One of the strongest of taboos, in Polynesia as elsewhere, insulates women from contact with males during their menstrual periods (Steiner 1967 [1956]). Comparable taboos cross-culturally have long been considered oppressive of women, or else without rational basis. However, recent scholarship has re-evaluated them as frequently protective and even empowering to women (Buckley and Gottlieb 1988). An early proponent of such a view was "Durkheim (1963 [1898]), according to whom female fertility was the first domain of ‘the sacred’ whilst menstruants (rather than priests or priestesses) were the first beings to be periodically ‘set apart’.

Durkheim’s model of social origins pictured menstruants as actively repulsing their spouses during each menstrual period, their ‘tabooed’ blood becoming equated with that of game animals killed in the hunt. Men were by such means obliged to ‘respect’ bloody flesh, whether menstrual or animal. In a recent reworking and updating of this theory, Knight (1991) argues that early Homo sapiens females prevented inequalities and conflicts over the distribution of meat by forming powerful kin-based coalitions. These enabled women to refuse sexual advances whenever meat was scarce, making sexual access dependent on adequate supplies being brought home to them. The signal selected to indicate ‘No!’ was the blood of menstruation, signifier of fertility. This was appropriated collectively by the menstruant’s coalition partners and augmented as required by animal blood, red ochre or other pigments. Combined in this way as if on a picket line, women monthly declared themselves ‘on strike’, linking the periodicity of the hunt with that of the moon in a pattern still discernible in Southern African hunter-gatherer and other ritual traditions worldwide.

Claude Levi-Strauss demonstrated that so-called ‘incest taboos’ and elaborate rules of "exogamy in traditional cultures are not irrational phobias but intricate expressions of collective wisdom, ensuring social integration by regulating the circulation of marriageable partners between groups. The seemingly irrational food taboos of hunter-gatherer and other traditional cultures can be similarly explained. The extension of incest taboos from human to animal flesh is the central principle of what used to be termed ‘totemism’. It implies that ‘one’s own flesh’ — whether one’s own offspring, or one’s own kill in the hunt — is not for selfish appropriation but for others to enjoy. If the sex-strike theory of cultural origins is accepted, men were first prevented from eating their own kills under pressure from their affines, to whom all meat supplies had to be surrendered. Asserting themselves periodically as inviolable, marriageable women drew on their male kin and offspring as coalitionary allies in asserting the force of their combined action. Insofar as they were withdrawn from sexual circulation, all members of each coalition were ‘sisters’ and ‘brothers’. All were ‘protected’ by the same real or surrogate ‘blood’, which equally protected the raw flesh of game animals which hunters killed. Sexual taboos and ‘totemic’ food taboos — as Durkheim was among the first to realize — stem from the same culture-generating source.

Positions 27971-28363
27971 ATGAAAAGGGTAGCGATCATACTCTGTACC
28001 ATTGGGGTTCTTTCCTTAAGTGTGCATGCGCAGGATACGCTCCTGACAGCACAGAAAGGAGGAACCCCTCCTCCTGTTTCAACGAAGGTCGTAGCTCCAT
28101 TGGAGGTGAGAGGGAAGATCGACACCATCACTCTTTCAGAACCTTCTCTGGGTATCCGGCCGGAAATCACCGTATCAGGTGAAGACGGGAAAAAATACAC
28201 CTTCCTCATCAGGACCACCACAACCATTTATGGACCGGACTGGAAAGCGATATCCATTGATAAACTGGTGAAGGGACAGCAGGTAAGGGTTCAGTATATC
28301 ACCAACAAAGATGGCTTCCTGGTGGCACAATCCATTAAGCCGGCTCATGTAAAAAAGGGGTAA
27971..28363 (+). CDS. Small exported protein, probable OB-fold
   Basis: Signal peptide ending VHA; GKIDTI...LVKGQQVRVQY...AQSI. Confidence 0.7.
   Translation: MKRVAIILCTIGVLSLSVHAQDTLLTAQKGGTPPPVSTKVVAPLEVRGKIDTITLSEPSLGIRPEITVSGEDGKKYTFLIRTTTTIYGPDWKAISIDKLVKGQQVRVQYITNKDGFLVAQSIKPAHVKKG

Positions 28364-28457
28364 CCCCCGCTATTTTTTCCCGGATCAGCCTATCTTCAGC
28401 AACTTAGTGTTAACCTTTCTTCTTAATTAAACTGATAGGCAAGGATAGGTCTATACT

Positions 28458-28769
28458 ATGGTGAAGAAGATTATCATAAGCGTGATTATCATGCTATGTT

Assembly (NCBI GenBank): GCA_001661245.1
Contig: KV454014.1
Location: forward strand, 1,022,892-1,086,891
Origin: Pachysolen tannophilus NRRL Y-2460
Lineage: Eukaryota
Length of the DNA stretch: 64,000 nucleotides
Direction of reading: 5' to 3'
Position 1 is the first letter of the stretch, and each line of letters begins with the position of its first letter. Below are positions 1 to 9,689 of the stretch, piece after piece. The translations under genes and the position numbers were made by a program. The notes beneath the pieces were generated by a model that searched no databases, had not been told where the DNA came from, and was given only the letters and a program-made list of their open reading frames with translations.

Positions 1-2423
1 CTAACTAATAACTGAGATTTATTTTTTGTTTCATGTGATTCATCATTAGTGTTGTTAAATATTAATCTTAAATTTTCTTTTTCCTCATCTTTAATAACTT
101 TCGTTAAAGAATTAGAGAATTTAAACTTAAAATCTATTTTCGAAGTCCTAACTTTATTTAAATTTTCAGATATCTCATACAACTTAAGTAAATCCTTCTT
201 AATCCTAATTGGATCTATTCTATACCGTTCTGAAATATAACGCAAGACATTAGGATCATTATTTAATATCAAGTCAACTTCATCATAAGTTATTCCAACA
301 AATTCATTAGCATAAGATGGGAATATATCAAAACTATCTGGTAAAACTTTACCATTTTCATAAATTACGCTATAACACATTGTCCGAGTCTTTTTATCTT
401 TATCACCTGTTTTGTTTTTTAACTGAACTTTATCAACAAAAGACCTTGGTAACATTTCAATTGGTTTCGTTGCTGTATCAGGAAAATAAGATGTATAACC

Where menstrual taboos retain their traditional force, a woman during her periods is to be respected without question. Her ‘taboo’ is a part of herself. Like a Polynesian’s mana, it is her ritual potency — inseparable from her very flesh and blood. Although scarcely modern, such a viewpoint has a parallel in at least one strand of contemporary politically correct thinking. An instructive contemporary Western example of a taboo can be found in the industrial labour movement’s founding principle: the prohibition against crossing a picket line. Costs and benefits to the individual are not to be taken into account. The principle is that regardless of precise issues in the particular dispute at hand, a trades unionist simply does not cross. Adherence is bound up with the very identity of those involved, and with the perceived nature of the world they inhabit. To cross a picket line would be to abandon self-respect, denying the very existence of the social class categories out of which identity is constructed. Reserved for violators, the English abuse term ‘scab’ most perfectly conveys defiled flesh. Although social anthropologists have scarcely focused on such home-grown ritual, it is known that in the prevailing ethic a trades unionist respects the picket-line unques-tioningly, without thinking. The ‘rationality’ of such behaviour can of course be contested, in accordance with the class standpoint of the observer. What is certain is that participant observation among members of a striking community would reveal a taboo maintained successfully, on grounds of collective self-interest, without appeals to mystical forces or supernatural powers.